Medals of misrule form a distinct category, a form of counter-coinage to set against the actual coinage of a kingdom or domain. These might show Cromwell as a devil, Louis XIV as a vomiting, defecating buffoon, or Louis-Napoleon Bonaparte as a scarab. As early as the start of the eighteenth century, the essayist Joseph Addison had been struck by the contrast between the coins of ancient Rome and “those of a modern make ... often charged with Irony and Satire. Our Kings no sooner fall out, but their mints make war upon another, and their malice appears on their medals.”
The anti-medal really comes into its own in the early modern period, propelled by the humanitarian energies and ideals of the Enlightenment. John Gregory Hancock’s The Uncharitable Monopoliser, created in Birmingham in 1800, is a masterpiece of early social protest, a brilliantly emetic cartoon on a tiny disc of pewter. Outraged by the activities of speculators in grain, whose hoarding of the commodity had caused widespread famine in the Midlands, Hancock struck back with a concisely horrific image of obscene greed – a man, mouth stretched open like the maw of a boa constrictor, attempting to devour the world.
Moving into the twentieth century, then up to the present, “Medals of Dishonour” goes from strength to strength. The range of the exhibits is magnificent, including Marcel Duchamp’s Sink Stopper, which is a Conceptualist assault on the very notion of a medal, cast not to proclaim the virtues of prince or king, but simply to stop a leak in the shower of his holiday home in Spain. The father of English Pop Art, Richard Hamilton, who lent the Duchamp medal, also contributes a medal of his own, specially created for the show. It is the ghoulish Hutton Award, with its horribly grinning likeness of Tony Blair. Other specially created modern medals include Michael Landy’s memorably deadpan, double-sided homage to a repeat Asbo offender, and Langland and Bell’s sinister medallic meditation on the interlinked agencies of power and terror, entitled Virtual World.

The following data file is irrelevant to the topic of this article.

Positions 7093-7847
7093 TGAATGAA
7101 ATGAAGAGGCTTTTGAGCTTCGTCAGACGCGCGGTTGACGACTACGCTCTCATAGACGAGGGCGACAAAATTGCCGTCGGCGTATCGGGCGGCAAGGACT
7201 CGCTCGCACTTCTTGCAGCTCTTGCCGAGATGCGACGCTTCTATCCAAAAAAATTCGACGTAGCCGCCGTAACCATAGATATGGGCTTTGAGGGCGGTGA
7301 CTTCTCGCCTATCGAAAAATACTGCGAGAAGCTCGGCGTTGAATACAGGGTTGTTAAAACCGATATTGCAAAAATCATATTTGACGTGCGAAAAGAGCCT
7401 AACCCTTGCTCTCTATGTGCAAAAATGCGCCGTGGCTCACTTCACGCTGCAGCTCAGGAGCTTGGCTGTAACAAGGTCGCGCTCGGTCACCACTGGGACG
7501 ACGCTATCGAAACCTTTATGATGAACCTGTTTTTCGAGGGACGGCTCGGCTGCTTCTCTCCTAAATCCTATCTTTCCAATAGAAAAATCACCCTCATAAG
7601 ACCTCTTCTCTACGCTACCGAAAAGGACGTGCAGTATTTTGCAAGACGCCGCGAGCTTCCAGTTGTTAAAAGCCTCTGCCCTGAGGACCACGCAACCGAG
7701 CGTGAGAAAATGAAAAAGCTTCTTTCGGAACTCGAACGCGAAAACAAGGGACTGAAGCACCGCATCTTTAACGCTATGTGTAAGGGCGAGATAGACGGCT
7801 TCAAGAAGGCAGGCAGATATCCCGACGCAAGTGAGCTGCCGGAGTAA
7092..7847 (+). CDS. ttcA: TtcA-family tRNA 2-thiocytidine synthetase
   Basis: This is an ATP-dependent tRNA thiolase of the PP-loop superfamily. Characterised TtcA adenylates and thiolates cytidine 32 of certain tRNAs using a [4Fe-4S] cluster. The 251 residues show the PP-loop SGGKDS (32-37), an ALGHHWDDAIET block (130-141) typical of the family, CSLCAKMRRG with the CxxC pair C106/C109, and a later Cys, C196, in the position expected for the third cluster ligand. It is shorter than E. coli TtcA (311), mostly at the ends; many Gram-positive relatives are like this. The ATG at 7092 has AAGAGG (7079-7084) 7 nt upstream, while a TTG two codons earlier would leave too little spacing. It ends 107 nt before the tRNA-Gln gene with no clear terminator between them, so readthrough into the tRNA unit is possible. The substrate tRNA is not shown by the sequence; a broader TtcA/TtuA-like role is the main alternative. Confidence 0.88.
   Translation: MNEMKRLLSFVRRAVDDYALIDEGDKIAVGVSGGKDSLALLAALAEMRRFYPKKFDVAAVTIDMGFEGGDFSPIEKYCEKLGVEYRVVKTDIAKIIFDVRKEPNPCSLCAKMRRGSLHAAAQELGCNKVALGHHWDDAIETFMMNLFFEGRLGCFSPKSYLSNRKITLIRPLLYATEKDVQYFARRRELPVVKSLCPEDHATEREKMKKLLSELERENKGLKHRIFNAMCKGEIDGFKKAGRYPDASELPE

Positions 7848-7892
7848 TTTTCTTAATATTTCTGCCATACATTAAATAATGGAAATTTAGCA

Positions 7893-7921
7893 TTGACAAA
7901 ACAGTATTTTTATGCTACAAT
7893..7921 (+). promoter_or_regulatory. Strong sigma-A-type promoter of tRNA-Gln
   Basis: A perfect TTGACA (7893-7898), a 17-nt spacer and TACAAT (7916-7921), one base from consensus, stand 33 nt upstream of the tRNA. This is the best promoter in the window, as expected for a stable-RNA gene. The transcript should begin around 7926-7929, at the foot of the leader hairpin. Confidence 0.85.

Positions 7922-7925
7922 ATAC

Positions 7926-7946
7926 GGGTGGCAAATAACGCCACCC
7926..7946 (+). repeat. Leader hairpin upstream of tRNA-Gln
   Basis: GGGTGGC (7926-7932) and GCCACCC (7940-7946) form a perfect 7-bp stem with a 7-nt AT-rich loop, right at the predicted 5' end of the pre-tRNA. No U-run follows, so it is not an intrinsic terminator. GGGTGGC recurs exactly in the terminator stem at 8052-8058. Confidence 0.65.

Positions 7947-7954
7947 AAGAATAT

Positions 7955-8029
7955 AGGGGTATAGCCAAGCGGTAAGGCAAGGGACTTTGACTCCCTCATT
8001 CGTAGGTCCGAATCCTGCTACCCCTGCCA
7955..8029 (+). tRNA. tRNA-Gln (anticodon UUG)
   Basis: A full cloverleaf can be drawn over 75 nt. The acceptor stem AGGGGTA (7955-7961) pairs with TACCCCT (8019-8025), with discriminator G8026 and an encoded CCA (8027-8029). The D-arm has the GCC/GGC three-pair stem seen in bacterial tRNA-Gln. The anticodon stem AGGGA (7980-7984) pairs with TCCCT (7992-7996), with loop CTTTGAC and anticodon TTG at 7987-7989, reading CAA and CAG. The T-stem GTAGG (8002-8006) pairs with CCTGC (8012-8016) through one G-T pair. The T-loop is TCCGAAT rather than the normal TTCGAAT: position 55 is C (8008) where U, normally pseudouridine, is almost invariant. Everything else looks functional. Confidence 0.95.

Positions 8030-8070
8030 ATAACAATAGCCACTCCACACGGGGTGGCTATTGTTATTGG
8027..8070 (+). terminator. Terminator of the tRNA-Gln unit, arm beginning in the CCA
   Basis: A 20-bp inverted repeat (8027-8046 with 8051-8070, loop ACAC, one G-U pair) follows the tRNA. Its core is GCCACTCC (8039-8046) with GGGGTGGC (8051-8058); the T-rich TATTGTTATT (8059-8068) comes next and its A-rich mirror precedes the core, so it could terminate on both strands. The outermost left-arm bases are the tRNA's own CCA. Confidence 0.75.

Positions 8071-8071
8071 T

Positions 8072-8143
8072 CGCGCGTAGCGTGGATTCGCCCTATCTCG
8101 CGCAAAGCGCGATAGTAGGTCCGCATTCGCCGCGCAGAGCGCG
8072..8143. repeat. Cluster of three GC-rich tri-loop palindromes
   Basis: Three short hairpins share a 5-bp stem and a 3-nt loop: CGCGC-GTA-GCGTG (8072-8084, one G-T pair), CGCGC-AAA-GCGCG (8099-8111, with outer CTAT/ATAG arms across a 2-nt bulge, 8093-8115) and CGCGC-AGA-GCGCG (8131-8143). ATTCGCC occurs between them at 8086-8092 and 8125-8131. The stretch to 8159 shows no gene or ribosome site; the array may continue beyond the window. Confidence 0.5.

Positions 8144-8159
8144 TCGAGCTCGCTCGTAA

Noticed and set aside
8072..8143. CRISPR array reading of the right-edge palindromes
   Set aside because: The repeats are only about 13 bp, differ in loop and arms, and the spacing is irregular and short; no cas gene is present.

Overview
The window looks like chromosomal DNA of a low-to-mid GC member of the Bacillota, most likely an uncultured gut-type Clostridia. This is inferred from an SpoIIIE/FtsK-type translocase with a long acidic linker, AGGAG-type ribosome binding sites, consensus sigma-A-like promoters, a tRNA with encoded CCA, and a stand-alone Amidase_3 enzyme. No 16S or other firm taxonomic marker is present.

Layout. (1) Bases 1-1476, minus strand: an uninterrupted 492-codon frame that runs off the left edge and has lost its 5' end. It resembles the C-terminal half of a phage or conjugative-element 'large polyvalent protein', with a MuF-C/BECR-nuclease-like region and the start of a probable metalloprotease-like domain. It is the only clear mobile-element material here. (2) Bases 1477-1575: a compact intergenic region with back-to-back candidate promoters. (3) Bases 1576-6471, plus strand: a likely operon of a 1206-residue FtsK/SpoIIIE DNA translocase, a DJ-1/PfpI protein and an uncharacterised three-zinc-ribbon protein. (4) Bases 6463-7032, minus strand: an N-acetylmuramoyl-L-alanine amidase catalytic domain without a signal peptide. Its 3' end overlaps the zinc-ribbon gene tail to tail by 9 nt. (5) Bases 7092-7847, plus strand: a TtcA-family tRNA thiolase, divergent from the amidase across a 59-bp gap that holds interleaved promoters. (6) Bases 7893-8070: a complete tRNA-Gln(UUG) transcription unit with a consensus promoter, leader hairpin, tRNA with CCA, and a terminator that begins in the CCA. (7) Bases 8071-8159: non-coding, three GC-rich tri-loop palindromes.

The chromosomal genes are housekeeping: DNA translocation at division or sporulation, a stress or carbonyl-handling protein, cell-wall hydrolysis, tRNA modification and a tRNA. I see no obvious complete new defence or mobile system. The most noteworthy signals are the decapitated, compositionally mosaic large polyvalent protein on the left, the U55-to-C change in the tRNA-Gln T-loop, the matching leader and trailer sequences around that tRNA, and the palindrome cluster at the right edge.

Fittingly, the most brilliant reinventor of the medallic tradition in the modern day turns out to be Felicity Powell herself, whose idea the whole exhibition was in the first place. Her own medal, simply entitled Hot Air, is a diatribe on the theme of global warming. On one side, a hydra-headed monster speaks with forked tongue; on the other, a pair of human buttocks surface from water like the back of the whale, farting clouds of foolishness into the sky. Her medal itself reinvents the form itself, a kind satirical spool, on which is wound a ribbon of fatuities spouted by self-interested politicians.
Powell’s medal not only serves as a coda to the British Museum’s exhibition, but as an introduction to a truly breathtaking display of her most recent body of work at the Domobaal Gallery. Here, once more, she takes as her inspiration the gems and intaglios, the coins and medals of the Renaissance past. The result is a series of astonishingly virtuoso, utterly compelling and haunting miniature bas-reliefs on the theme of strange Ovidian metamorphoses – human heads that are turning into outcrops of coral, figures shape-shifting into trees, or octopi, faces wreathed in snakes. Worked, with wondrous subtlety, from white wax on dark mirror glass, each one is a miracle of ingenuity.
Collectively, this is one of the most impressive recent bodies of work created by any artist working today. Singlehandedly, Powell has revived and reanimated an entire Renaissance tradition – a rich and intricate tradition of subtle workmanship and symbolism, that includes not only the work of a medal-maker like Pisanello, but also the curious Mannerist fantasies of later Renaissance art and indeed the delicate traditions of relief sculpture as it was practiced by sculptors from Donatello to Arnolfo di Cambio. All this, she has revived and reanimated, bringing a dead language suddenly and startlingly back to life. It is a remarkable achievement.